Scott McNealy, the chief executive of Sun Microsystems, is probably the world's leading Microsoft critic, a man who never met a Microsoft product he didn't dislike. Even so, it's worth paying attention to an argument McNealy made in an interview last week, because it could change the terms of the Microsoft antitrust debate.
McNealy argues that the Justice Department case is missing the most important and potentially dangerous aspect of Microsoft's behavior: the company's aggressive investment in other technology and telecommunications companies.
Ever since Justice filed its suit a year ago, he contends, Microsoft has been racing to invest the profits of its Windows monopoly in companies that will control the next wave of technology. If the court doesn't stop Microsoft, he warns, it will use the illegal fruits of one monopoly to buy its way into the next.
Never shy about offering advice, the Sun CEO has a recommendation for what Judge Thomas Penfield Jackson should do about the problem. He argues that if Judge Jackson finds against Microsoft, he should order the software giant to sell its investments in other technology and telecommunications companies. That, he says, would be "the most important remedy" in the case, dealing with what he calls "the biggest issue, by far."
McNealy's comments are important, because they're the first major public alarm bell about the potential danger of Microsoft's investments. The Justice Department's antitrust division has already begun quietly analyzing the investment issue, which raises some novel antitrust questions. And the issue may surface this week, when both McNealy and Microsoft chief executive Bill Gates are scheduled to testify before Congress.
"What they can't do with R&D, they're trying to do with M&A [mergers and acquisitions]," grumbles McNealy. "So they're taking $4 billion a quarter in cash and investing -- before the trial is over -- and going beserk-crazy buying customers for their technology."
An example of what worries McNealy was Microsoft's $5 billion investment last month in AT&T, which has become the new cable giant after its recent purchases of TCI and MediaOne. "Ma Cable" hopes to provide Internet access and telephone service through your cable wire -- in addition to cable TV.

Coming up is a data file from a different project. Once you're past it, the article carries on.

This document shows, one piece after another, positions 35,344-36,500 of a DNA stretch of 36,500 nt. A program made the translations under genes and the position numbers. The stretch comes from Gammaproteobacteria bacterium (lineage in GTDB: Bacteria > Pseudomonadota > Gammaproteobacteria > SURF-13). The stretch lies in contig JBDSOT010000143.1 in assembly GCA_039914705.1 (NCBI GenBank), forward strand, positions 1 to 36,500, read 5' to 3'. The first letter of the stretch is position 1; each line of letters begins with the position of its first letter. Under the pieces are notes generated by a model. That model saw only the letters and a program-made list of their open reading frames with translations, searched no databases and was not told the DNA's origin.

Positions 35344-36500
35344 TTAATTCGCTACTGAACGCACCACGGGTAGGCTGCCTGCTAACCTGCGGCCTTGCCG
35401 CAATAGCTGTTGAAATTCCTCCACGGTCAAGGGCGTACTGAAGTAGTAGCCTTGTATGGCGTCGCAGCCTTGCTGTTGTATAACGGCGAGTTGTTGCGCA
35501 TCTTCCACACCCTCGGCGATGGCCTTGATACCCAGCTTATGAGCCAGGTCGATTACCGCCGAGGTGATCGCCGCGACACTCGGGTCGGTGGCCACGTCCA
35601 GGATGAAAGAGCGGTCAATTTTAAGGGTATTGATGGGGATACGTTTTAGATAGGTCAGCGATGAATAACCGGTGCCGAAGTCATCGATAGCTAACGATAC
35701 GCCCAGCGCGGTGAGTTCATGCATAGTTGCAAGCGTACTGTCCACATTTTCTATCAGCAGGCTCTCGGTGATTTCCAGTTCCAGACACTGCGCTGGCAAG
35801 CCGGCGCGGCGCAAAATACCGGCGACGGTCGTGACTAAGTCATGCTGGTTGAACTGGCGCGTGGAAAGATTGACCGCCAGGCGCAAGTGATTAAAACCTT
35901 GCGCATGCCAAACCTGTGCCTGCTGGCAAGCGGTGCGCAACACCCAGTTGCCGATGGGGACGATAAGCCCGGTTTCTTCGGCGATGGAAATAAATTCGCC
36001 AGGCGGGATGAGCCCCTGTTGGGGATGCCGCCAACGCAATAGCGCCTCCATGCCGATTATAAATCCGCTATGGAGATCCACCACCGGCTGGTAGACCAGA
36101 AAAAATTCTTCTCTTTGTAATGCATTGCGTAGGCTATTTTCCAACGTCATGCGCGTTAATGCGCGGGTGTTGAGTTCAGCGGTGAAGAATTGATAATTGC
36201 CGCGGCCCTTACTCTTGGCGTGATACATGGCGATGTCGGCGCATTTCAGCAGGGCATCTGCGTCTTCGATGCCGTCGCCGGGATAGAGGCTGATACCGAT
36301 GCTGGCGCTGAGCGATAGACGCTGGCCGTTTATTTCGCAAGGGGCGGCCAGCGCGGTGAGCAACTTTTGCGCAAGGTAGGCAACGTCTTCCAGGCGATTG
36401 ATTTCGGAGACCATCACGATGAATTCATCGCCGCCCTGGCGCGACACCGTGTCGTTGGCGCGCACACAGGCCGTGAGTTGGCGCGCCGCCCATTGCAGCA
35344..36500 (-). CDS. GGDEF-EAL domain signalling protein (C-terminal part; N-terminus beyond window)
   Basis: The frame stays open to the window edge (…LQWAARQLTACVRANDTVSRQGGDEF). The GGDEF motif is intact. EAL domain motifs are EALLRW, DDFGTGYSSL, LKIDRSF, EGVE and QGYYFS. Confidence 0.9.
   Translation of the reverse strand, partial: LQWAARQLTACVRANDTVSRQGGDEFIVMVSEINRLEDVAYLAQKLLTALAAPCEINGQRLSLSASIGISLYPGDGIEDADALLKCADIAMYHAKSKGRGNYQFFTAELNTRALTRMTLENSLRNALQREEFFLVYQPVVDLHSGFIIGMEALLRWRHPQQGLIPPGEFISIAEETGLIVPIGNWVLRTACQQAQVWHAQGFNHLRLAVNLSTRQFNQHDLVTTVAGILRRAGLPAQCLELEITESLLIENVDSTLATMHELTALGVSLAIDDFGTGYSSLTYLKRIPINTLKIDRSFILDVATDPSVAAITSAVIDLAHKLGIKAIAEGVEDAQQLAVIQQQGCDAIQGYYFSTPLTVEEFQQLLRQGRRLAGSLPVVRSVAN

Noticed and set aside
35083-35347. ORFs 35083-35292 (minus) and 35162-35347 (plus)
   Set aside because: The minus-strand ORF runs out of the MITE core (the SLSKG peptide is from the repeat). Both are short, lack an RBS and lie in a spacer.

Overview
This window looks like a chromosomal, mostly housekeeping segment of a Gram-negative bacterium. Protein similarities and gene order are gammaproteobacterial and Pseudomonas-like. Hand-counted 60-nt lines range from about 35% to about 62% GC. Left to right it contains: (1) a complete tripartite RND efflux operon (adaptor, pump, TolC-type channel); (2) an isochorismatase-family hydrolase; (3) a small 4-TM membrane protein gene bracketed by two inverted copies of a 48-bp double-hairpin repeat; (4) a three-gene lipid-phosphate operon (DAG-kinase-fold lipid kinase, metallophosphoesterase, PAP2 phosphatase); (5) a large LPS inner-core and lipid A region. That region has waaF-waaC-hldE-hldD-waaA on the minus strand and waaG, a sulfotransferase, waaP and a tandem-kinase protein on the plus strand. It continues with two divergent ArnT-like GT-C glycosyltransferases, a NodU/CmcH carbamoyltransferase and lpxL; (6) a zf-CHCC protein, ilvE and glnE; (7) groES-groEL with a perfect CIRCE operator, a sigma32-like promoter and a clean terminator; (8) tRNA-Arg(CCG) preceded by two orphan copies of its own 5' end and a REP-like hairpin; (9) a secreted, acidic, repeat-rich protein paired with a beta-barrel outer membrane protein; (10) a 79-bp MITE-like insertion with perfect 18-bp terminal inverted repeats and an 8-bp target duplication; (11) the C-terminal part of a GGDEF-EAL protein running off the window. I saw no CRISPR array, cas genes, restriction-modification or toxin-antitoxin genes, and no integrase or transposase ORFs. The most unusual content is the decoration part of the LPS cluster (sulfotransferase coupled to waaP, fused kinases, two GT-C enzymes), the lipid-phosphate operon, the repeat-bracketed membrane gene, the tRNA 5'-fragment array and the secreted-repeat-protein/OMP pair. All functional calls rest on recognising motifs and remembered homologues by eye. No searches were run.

And guess what software AT&T has agreed to use in many of the "set-top boxes" that will drive the system? Microsoft's Windows CE, of course! That means that if AT&T succeeds in its goal of dominating Internet service to the home, Microsoft will have locked up part of the market for what may be the most important post-PC operating system.
This cozy relationship concerns McNealy -- and prompts one of his famous outbursts. "I don't know anyone who thinks CE is good stuff," he complains. "CE is a trimmed-down Windows hairball that doesn't even run Windows applications. You get the worst of both worlds!"
McNealy sees a similar pattern in other recent Microsoft investments. The software giant, understanding that its old desktop PC monopoly is under threat, is using its war chest to buy a favored position in the new array of computing devices that will supplement the PC. For example, Microsoft's $600 million investment last month in Nextel could give Microsoft the inside track in supplying software for that company's wireless Internet services.
Here's a list of additional cable and telephone companies Microsoft has invested in since the trial began a year ago, as compiled by McNealy's staff: TeleWest, which provides cable and telephone services; Qwest, a telephone company; SkyTel, a paging company. Earlier investments included UUNet (now part of MCIWorldCom), a telecommunications company; Mobile Telecom Technologies, which provides cellular phone services; and Comcast, a cable company.
Outright acquisitions by Microsoft include its 1997 purchase of WebTV, which provides Internet access via television.
Forcing Microsoft to sell these investments would be unusual. But antitrust experts say the terms of the 1984 AT&T breakup offer one precedent for forbidding a monopolist from investing in related technologies.
What infuriates McNealy is that Microsoft is using its vast hoard of cash to buy into a post-PC world that Sun, more than any other company, helped to create. It was Sun's new computing language, Java, and its connectivity software, known as JINI, that helped make the new paradigm of pervasive computing and interconnectivity possible.
Microsoft initially resisted many of these innovations, McNealy claims, but now "they understand that it's unstoppable. . . . They can't dominate this next generation unless they leverage their current monopoly, which is exactly what they are doing."
McNealy still thinks the market is going Sun's way. Currently, he says, more than 85 percent of the devices that access the Internet are Windows-equipped PCs. But by 2002, he predicts, that number should drop to less than 50 percent. "At that point, Microsoft starts to lose power," he explains. "That's why they are on this mad dash, before the antitrust case is closed, to lock up the new world through mergers and acquisitions."
Poor Judge Jackson. He had a complicated case already. But in these final weeks of the antitrust "trial of the century," he may want to ponder the issues McNealy is raising.